By James A. Martin
You don't need to look far to witness the toll that cyberattacks, natural disasters, and other crises take on enterprises. One example is Marriott International, Inc., whose recent cybersecurity breach cost the hotelier as much as $1 billion.
Less obvious is the impact crises take on those tasked with keeping the enterprise safe and resilient — especially Chief Information Security Officers (CISOs).
"When everything's going well, the CISO is often seen as the person who's always crying wolf about potential threats to the security of the organization. Some may think their cries are overblown, that they're trying to build an empire, or that they don't provide value back to the organization," notes Herbert Schreib, Security Consulting Solution Principal for Sungard AS. "And yet, when a crisis like a cyberattack hits, the CISO is often the first one fired."
Here's a look at the stress CISOs face, the impact stress can have, and the steps they can take to survive and thrive at work.
Under Pressure — Without a Clear Career Path
One problem is that too often, business leaders only give lip service to the need for cybersecurity and resilience, Schreib says. "They're just not that interested in it until something bad happens."
When it does, the CISO likely takes the blame — even if the CISO warned enterprise leaders about the potential for the crisis before it happened and advocated for preventative measures to avoid it, Schreib adds. "When cybersecurity breaches are made public, suddenly you've got global eyes on your organization," he says, "and there may be pressure to fire the person, the CISO, who was supposed to protect the organization."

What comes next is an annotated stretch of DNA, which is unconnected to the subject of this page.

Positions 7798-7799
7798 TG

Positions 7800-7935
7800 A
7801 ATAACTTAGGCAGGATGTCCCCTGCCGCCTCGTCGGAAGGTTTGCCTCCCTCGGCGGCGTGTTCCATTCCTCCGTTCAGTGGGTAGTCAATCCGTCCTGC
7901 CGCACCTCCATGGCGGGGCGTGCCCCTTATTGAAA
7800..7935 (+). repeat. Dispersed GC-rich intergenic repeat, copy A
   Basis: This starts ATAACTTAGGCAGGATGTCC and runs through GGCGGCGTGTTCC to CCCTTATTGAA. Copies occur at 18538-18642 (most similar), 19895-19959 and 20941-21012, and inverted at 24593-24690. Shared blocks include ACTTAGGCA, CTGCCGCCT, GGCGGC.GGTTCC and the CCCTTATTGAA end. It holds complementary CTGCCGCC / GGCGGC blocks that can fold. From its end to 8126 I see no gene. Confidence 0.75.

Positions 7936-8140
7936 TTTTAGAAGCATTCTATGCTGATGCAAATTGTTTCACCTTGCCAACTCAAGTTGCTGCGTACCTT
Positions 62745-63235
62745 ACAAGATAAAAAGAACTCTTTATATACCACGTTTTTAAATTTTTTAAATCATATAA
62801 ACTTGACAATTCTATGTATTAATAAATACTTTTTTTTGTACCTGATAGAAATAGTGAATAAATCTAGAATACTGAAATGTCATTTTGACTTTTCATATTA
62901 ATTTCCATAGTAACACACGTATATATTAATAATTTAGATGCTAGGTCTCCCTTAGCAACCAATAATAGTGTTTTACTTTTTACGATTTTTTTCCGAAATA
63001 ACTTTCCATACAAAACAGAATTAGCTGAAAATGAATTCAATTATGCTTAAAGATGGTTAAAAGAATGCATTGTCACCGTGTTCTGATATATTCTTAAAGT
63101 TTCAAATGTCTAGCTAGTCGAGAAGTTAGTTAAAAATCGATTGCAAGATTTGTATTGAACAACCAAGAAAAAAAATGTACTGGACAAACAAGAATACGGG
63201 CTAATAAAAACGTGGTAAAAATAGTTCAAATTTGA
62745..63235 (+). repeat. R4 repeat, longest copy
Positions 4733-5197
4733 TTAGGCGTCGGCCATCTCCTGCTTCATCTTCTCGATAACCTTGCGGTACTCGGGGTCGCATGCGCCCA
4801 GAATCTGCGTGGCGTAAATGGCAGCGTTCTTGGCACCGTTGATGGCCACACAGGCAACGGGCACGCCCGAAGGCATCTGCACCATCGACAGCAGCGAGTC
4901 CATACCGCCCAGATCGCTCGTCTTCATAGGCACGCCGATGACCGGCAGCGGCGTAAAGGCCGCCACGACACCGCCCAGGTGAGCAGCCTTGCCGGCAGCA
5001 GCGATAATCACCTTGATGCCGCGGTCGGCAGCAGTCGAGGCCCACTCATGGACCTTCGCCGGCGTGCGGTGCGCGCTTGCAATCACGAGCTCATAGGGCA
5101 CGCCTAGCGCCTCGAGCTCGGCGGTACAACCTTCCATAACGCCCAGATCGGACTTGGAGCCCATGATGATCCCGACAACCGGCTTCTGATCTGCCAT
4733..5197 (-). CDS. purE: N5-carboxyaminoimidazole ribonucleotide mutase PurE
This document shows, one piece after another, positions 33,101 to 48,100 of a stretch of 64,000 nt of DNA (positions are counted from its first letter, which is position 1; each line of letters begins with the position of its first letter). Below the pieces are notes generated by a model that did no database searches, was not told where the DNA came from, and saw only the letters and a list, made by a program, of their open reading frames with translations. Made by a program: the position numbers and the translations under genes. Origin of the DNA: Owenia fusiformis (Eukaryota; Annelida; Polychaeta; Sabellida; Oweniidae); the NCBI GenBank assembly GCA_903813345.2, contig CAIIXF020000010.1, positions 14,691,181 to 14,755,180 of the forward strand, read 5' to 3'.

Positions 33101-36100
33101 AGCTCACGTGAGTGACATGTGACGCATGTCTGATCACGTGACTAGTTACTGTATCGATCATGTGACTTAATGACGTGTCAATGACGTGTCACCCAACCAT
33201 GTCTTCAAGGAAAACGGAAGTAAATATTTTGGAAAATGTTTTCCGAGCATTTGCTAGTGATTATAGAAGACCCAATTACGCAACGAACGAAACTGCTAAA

Given the competition for cybersecurity talent these days, a fired CISO may not have too much trouble getting another job. "On the other hand, if they were fired for a breach that made the news, it's a lot harder for them to land on their feet," Schreib says. "That alone keeps a lot of CISOs and other security leaders up at night."
On top of all that, CISOs often lack metrics to demonstrate the great job they're doing, unlike sales or marketing leaders, Schreib adds. "If you're doing your job well, nothing bad happens," he explains. "That means you don't have much to show to the board or other C-suite executives to show your value, and that can limit your career path."
Stress-Related Illnesses + Long Work Weeks = High Turnover Rate
Recent research reveals the toll that these challenges can take on CISOs.
Earlier this year, Sungard AS asked 500 C-suite respondents at U.S. companies with 500+ employees about the crises their businesses have faced. When answering the question "How do crises impact your personal life?," a third say they experience stress-related illnesses when their company faces a crisis and roughly the same proportion say their mental health suffers.
Separately, a study of 408 CISOs in the U.K. and U.S. provides additional insights into the impact of crises on CISOs. Some 70% of respondents have found malware hidden on their networks for an unknown period of time. And yet, 57% say they must contend with inadequate budgets for securing the enterprise and 63% struggle to hire and retain the right people for the job.
The accumulated impact is significant, with 91% of CISOs saying they experience moderate-to-high stress levels; 88% are working more than 40 hours per week; 60% rarely disconnect from work; and 17% medicate or drink alcohol to cope with job-related stress.